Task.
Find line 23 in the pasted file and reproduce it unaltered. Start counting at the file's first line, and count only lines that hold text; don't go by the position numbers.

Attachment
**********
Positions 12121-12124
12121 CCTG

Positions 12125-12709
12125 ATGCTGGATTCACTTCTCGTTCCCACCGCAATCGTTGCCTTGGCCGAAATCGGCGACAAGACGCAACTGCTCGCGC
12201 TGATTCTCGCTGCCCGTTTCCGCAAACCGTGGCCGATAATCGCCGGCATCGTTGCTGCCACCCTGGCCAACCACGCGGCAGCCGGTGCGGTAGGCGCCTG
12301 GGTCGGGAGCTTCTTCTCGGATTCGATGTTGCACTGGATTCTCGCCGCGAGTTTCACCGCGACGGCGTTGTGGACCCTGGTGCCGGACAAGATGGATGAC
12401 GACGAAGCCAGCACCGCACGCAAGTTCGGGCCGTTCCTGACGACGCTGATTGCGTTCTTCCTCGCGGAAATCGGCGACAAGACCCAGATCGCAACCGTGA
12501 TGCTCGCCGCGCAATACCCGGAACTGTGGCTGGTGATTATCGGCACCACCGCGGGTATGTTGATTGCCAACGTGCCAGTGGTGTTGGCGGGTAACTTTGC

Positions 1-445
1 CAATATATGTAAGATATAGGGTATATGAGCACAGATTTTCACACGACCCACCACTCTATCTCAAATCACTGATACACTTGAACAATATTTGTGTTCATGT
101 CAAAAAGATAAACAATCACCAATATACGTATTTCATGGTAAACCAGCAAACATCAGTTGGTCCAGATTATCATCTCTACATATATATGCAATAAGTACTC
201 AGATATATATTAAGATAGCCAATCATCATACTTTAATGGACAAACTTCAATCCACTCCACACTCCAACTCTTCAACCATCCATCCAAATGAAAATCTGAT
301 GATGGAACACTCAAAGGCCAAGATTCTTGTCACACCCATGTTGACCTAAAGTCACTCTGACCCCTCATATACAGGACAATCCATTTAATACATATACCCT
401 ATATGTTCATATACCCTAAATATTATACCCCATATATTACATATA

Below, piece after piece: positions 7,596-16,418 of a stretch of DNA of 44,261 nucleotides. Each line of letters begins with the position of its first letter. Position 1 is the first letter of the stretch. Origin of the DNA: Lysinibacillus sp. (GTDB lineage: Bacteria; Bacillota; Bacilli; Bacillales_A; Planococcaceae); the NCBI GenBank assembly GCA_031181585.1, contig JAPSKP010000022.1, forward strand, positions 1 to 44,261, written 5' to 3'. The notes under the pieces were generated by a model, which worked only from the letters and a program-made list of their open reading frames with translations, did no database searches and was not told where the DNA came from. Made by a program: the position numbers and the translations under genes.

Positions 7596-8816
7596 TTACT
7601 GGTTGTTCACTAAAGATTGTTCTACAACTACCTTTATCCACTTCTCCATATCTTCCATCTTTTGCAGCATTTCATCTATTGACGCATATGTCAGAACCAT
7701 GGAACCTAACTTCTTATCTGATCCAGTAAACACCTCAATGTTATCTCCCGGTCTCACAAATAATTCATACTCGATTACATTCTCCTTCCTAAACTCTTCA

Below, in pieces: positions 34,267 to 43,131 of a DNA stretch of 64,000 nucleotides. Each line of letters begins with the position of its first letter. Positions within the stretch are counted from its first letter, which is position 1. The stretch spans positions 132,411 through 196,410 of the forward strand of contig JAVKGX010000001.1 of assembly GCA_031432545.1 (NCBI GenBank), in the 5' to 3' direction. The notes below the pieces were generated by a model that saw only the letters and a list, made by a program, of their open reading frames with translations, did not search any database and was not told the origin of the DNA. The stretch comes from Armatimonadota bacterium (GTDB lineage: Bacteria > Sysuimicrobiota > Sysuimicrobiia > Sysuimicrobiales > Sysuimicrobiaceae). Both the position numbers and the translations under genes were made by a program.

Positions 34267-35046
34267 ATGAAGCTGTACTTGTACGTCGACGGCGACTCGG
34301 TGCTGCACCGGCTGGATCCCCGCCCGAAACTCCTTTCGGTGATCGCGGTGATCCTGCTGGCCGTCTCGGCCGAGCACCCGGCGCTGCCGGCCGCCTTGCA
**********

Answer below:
34301 TGCTGCACCGGCTGGATCCCCGCCCGAAACTCCTTTCGGTGATCGCGGTGATCCTGCTGGCCGTCTCGGCCGAGCACCCGGCGCTGCCGGCCGCCTTGCA